DVR has developed a team of Business Service Specialists (BSSs) within the state. This team was developed through re-classification and assignment of VR Counseling staff. Full time BSSs are employed in the division’s larger offices which include Fargo, Minot, Grand Forks and Bismarck. Each covers one quadrant of the state ensuring a statewide program. Staff from the Institute for Community Inclusion’s Job Driven VR Technical Assistance Center provided support to the division in development of goals and strategies to capitalize on the resource of business service staff to assist the agency in developing goals, strategies and objectives.

Goal 1: Increase business engagement and assist businesses retain or hire employees that have incurred an injury, illness or health impairment.

Objective: Increase the number of contacts between business and staff from the VR agency.

Strategies:

1. Develop Best Practice Guidelines that will be used to train staff to increase staff skill in assessing business needs.

2. Develop standards for the number and extent of presentations and outreach to business by staff to include Business Specialist and Rehabilitation Counselors.

3. Participate as a member organization in business-led organizations, such as Chambers of Commerce, Rotary etc.

4. Attend the Workforce Development Board meetings and disseminate information to the statewide VR staff on the business needs as expressed during board meetings.

5. Participate in the Council of State Administrators of Vocational Rehabilitation’s National Employment Team (NET) and the NET-Southeast regional team to share referrals and best practices (Pages 176-177) Title IV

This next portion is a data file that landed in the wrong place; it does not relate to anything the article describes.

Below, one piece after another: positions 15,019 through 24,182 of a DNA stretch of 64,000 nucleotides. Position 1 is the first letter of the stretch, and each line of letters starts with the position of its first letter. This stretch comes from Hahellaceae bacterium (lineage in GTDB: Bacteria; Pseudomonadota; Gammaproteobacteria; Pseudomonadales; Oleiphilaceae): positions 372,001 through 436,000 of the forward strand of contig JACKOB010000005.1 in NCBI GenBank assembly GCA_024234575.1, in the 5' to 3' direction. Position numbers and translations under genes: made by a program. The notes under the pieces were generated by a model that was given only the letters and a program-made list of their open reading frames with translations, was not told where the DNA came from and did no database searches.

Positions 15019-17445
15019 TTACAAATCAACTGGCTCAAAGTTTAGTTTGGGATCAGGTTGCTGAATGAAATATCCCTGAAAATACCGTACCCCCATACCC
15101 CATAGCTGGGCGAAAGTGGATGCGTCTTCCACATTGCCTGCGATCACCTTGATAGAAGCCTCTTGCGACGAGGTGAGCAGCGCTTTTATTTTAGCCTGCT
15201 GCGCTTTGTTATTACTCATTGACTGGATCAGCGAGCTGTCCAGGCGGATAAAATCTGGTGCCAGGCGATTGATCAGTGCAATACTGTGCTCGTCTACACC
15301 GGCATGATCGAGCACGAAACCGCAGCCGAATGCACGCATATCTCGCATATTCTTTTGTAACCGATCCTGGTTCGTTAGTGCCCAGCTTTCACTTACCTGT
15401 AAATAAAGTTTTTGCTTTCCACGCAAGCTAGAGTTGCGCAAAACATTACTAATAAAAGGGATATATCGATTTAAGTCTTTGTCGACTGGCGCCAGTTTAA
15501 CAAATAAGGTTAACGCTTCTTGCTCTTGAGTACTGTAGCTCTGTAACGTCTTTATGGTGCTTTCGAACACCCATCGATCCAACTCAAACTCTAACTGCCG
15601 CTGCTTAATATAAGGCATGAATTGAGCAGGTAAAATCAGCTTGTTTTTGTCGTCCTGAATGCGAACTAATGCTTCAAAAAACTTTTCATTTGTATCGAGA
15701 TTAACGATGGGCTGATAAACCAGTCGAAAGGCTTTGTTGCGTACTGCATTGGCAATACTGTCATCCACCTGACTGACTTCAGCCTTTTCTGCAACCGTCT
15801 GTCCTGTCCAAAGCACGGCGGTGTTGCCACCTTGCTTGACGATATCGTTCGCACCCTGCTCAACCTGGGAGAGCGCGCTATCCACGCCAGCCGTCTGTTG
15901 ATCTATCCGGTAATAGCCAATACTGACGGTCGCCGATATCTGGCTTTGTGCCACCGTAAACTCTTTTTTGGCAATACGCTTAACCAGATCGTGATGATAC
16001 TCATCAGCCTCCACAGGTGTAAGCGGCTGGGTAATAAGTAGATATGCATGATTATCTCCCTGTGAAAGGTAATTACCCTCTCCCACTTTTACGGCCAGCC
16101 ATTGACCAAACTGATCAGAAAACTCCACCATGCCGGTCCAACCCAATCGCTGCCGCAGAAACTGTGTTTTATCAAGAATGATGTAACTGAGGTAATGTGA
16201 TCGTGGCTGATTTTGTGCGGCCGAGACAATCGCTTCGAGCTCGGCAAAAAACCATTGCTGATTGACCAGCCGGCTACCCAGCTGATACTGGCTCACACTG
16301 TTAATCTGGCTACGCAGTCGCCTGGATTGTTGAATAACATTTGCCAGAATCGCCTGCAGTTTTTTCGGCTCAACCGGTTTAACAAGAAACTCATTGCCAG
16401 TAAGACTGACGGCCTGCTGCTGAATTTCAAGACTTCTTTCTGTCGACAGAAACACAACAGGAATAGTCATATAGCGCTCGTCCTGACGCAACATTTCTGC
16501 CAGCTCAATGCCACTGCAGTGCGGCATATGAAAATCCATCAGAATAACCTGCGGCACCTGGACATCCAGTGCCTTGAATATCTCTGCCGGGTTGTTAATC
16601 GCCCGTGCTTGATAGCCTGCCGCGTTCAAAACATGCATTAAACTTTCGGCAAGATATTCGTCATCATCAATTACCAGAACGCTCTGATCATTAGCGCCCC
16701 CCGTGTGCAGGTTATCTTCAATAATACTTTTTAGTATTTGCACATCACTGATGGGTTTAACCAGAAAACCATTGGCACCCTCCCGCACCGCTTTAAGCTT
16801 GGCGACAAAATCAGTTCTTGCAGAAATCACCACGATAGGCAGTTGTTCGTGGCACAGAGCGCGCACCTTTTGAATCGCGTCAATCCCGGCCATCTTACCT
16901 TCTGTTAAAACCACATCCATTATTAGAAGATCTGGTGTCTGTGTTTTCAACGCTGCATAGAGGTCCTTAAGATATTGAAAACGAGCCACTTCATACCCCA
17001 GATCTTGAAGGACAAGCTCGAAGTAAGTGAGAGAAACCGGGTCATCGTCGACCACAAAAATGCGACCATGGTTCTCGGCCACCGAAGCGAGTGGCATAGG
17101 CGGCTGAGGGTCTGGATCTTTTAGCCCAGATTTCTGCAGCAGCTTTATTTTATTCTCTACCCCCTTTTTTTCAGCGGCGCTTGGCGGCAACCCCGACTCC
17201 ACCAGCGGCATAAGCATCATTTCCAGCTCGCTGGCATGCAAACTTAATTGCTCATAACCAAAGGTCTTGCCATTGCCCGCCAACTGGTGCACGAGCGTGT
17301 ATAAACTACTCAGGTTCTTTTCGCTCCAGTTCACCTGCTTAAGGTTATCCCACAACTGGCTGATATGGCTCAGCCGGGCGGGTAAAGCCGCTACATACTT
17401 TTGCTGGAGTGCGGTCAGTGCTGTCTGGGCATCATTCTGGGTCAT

In addition, VR staff, teachers and CRPs are working with employers to place transition students in work experiences which will lead to competitive integrated employment.  During the student’s school year, the VR staff, CRP’s, and teachers collaborate to identify what summer work experience would be beneficial to the student. The team outreaches to potential employers in order to provide opportunities for placement. When an employer sees the success of a student in summer work experience, they often offer them permanent positions. Another result of the employer having that great experience with our team is their willingness to give other students an opportunity to do work experience during the school year. Our state provides year round work experience through our pre-employment transition service purchase of service contracts. The team, consisting of the contract staff, teachers and VR counselors, share their business contacts and outreach to potential employers in order to provide opportunities for placement. (Page 178) Title IV

Data Collection